Rio Declares Dengue Emergency Ahead of Carnival

Dengue fever outbreak prompts officials in the Brazilian city of Rio de Janeiro to declare a health emergency days before the carnival that attracts millions of locals and tourists alike.

Rio de Janeiro has already recorded 10,000 cases of dengue fever this year, compared to 23,000 cases for 2023, BBC reports.

Rio officials have announced opening 10 treatment centers for people with dengue, emphasizing the importance of early treatment.

Health authorities urged people to protect themselves against mosquito bites by using repellent and to get rid of any stagnant water at home, where mosquitoes breed.

The states of Minas Gerais, Acre, and Goiás have also declared a health emergency over the past weeks.

This year, the Rio de Janeiro Carnival will take place from February 9th to February 14th.

What is dengue fever?

Dengue, also called break-bone fever, is a viral infection caused by the dengue virus, transmitted to humans through the bite of infected mosquitoes. Nearly half of the world’s population lives in areas with a risk of dengue.

Most people infected with dengue have no symptoms. In others, they usually begin 4–10 days after infection and last 2–7 days. The symptoms of dengue include the following:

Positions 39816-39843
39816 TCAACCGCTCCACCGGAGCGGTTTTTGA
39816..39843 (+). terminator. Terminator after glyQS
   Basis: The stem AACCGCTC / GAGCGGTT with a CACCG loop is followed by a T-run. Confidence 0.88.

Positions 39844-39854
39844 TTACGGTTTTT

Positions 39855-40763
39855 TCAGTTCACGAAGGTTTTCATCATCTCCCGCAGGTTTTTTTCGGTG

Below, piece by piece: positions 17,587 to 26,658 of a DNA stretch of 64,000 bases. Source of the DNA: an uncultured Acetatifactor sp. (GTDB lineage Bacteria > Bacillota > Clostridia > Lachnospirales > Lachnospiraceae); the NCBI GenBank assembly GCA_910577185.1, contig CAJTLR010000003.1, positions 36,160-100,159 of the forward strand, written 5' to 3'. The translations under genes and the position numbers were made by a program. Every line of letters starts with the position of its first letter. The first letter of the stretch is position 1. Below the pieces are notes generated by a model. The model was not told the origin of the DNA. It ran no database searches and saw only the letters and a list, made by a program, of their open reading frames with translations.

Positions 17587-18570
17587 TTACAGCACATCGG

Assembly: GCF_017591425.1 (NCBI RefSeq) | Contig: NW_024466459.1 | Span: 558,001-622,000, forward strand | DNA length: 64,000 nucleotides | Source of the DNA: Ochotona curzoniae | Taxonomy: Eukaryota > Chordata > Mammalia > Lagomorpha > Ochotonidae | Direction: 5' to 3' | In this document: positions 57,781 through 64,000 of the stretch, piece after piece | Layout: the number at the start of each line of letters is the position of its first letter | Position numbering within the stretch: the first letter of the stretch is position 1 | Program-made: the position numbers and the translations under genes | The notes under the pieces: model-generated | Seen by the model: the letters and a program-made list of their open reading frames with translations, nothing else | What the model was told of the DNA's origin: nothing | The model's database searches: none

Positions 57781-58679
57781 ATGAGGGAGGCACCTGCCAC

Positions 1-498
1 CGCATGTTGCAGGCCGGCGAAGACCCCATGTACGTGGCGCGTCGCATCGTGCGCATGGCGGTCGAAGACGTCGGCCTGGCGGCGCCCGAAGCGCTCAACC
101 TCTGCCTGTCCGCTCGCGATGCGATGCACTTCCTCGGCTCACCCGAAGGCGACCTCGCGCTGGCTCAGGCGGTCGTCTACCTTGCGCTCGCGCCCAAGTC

• High fever (104°F/40°C)
  • Severe headache
  • Pain behind the eyes
  • Muscle and joint pains
  • Nausea
  • Vomiting
  • Swollen glands
  • Rash

Most individuals will recover from dengue in one or two weeks, while others may need hospitalization.

Being infected for the second time increases the risk of severe dengue, which can be fatal. The symptoms of severe dengue often occur after the fever has gone away and include the following:

  • Severe abdominal pain
  • Persistent vomiting
  • Rapid breathing
  • Bleeding gums or nose
  • Fatigue
  • Restlessness
  • Blood in vomit or stool
  • Being very thirsty
  • Pale and cold skin
  • Feeling weak

Last year, Brazil approved Takeda’s dengue vaccine for use in children ages six to 16 years old. In the clinical trials, the vaccine offered 61.2% protection against infection and 84.1% against hospitalization.

In the United States, the dengue vaccine is available in Puerto Rico and is part of the routine childhood immunization schedule. However, the vaccine is not approved for travelers visiting high-risk areas.

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